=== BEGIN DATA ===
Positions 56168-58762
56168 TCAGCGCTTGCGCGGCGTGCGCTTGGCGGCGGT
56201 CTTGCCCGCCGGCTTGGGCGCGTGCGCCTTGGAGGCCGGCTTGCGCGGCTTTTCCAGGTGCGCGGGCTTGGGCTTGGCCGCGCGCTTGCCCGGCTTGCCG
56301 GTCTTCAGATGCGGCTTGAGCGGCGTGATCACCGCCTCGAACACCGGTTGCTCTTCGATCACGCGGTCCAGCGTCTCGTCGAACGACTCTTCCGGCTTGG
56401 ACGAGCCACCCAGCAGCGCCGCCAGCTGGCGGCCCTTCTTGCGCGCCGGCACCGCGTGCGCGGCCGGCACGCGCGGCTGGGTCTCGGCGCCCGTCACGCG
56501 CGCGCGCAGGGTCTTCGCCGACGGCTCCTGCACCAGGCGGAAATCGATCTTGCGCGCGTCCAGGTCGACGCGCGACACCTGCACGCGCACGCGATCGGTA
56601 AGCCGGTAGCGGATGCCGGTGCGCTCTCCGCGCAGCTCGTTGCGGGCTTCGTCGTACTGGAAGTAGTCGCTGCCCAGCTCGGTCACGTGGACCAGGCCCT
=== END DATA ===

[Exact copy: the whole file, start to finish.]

Positions 56168-58762
56168 TCAGCGCTTGCGCGGCGTGCGCTTGGCGGCGGT
56201 CTTGCCCGCCGGCTTGGGCGCGTGCGCCTTGGAGGCCGGCTTGCGCGGCTTTTCCAGGTGCGCGGGCTTGGGCTTGGCCGCGCGCTTGCCCGGCTTGCCG
56301 GTCTTCAGATGCGGCTTGAGCGGCGTGATCACCGCCTCGAACACCGGTTGCTCTTCGATCACGCGGTCCAGCGTCTCGTCGAACGACTCTTCCGGCTTGG
56401 ACGAGCCACCCAGCAGCGCCGCCAGCTGGCGGCCCTTCTTGCGCGCCGGCACCGCGTGCGCGGCCGGCACGCGCGGCTGGGTCTCGGCGCCCGTCACGCG
56501 CGCGCGCAGGGTCTTCGCCGACGGCTCCTGCACCAGGCGGAAATCGATCTTGCGCGCGTCCAGGTCGACGCGCGACACCTGCACGCGCACGCGATCGGTA
56601 AGCCGGTAGCGGATGCCGGTGCGCTCTCCGCGCAGCTCGTTGCGGGCTTCGTCGTACTGGAAGTAGTCGCTGCCCAGCTCGGTCACGTGGACCAGGCCCT